Gov. Ned Lamont and Lt. Gov. Susan Bysiewicz chat with young locals in Madison Credit: Hugh McQuaid / CTNewsJunkie

MADISON – The release of state funding for a local road and sidewalk project was reason enough for Gov. Ned Lamont to make a Wednesday election campaign season stop in Madison, the hometown of his Republican opponent, where he ran into a familiar face.

The governor and his entourage of Lt. Gov. Susan Bysiewicz, local legislators, and First Selectwoman Peggy Lyons were on the back half of a brisk afternoon walking tour when Amy Stefanowski, wife of Lamont’s two-time rival Bob Stefanowski, greeted him from the door of Robertson Madison, a women’s clothing shop.

Lamont raised his hand in a wave. “Hey, Amy Stefanowski, how are you?”

“Don’t tell Bob where you found me,” she joked before ducking her head back into the clothing boutique.

“Small town,” Lamont remarked later. “You never know who you’re going to run into.”

The brief, friendly encounter highlighted the governor’s presence in his opponent’s backyard at the height of a campaign season in which the two candidates rarely seem to cross paths.

In September, Lamont and Stefanowski participated in a debate, along with Independent Party candidate Rob Hotaling. Another debate is planned for Nov. 1, but Lamont passed on other debate invitations from various media outlets.

Instead, the two candidates have often fielded questions and made stump speeches at the same forums in different time slots. On Tuesday, when Stefanowski hung around near the entrance of one such event, Lamont opted to use a “more peaceful,” alternate entrance.

And while the governor was touring Madison, Stefanowski was in Mashantucket at the Foxwoods Resort Casino delivering remarks to the Police Officers Association of Connecticut. Lamont planned to address the same crowd Wednesday, just a few hours later.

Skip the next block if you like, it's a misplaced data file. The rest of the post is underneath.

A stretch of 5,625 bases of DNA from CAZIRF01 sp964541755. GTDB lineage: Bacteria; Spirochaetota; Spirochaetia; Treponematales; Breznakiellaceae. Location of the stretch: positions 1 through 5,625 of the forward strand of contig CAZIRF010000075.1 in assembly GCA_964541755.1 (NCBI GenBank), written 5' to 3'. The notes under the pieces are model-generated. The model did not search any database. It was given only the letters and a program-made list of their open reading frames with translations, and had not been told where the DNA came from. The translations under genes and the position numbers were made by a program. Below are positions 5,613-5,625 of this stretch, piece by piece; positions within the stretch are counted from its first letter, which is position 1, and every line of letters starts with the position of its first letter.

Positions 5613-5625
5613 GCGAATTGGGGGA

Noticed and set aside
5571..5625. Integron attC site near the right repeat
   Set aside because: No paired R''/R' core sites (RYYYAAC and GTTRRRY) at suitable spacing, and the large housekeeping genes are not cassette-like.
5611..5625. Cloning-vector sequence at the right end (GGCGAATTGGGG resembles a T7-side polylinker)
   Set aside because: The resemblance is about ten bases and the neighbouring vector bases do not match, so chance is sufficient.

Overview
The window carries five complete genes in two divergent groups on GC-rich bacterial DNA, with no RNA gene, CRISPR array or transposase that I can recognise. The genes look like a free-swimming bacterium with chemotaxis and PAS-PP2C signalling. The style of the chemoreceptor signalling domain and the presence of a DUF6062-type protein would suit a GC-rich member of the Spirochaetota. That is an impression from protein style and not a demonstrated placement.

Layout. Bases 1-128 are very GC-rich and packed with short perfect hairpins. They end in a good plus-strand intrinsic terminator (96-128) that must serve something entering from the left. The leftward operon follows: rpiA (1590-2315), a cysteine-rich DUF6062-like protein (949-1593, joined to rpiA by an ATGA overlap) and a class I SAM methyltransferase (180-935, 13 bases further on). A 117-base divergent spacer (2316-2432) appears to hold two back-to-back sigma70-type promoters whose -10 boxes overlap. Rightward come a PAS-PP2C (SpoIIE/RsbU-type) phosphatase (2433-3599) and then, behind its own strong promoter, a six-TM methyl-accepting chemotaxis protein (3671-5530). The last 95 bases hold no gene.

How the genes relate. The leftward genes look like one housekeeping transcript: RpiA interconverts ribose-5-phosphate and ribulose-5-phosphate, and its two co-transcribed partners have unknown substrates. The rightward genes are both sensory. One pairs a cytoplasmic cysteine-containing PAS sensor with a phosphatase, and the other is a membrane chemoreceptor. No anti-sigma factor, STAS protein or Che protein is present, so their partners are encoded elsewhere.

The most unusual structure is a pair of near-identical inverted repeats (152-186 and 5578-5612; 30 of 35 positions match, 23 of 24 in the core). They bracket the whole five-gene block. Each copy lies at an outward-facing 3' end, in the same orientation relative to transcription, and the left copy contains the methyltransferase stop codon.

The official reason for the governor’s trip was to tout more than $1 million in state funds to help complete an ongoing project to revitalize the town’s business district through street and sidewalk improvements.

But Lamont, wearing a baseball cap adorned with Madison’s town crest, also rubbed elbows with some of the locals. He greeted a young girl who recognized him from campaign commercials she’d seen while trying to watch Youtube videos.

“‘I’m Ned Lamont and I approve this message,’” the governor said, pantomiming his own ads. “Don’t worry, it should let up in three weeks or so,” he told her.

Asked by a reporter to delineate the difference between an official stop and a campaign tour so close to an election, Lamont laughed and confessed he had “no idea.”

“I don’t know, aren’t I doing the same thing I always do?” he said. “It’s just three weeks before an election so maybe it takes on a different flavor.”

And when the tour happens to be in his opponent’s home town?

“I get a kick out of that – No, when I go to fairs, I always love going to the Republican booth as well as the Democratic booth. You come to Madison, we’ve got really great, positive energy here. There’s a few Democrats as well as right-thinking Republicans here,” he said. “I love coming here. What a beautiful town.”

In a statement, Sarah Clark, Stefanowski’s campaign spokeswoman, said the Republican candidate had been busy during the visit hearing from police officers.

“We’re sorry to have missed the Governor’s visit to talk about the already-approved sidewalk funding via state bonds,” Clark said. “Bob Stefanowski is currently meeting with police officers to talk about the crisis-level working conditions of our law enforcement – crippling staff shortages, lack of government support, and legal protections while they try to protect the public.”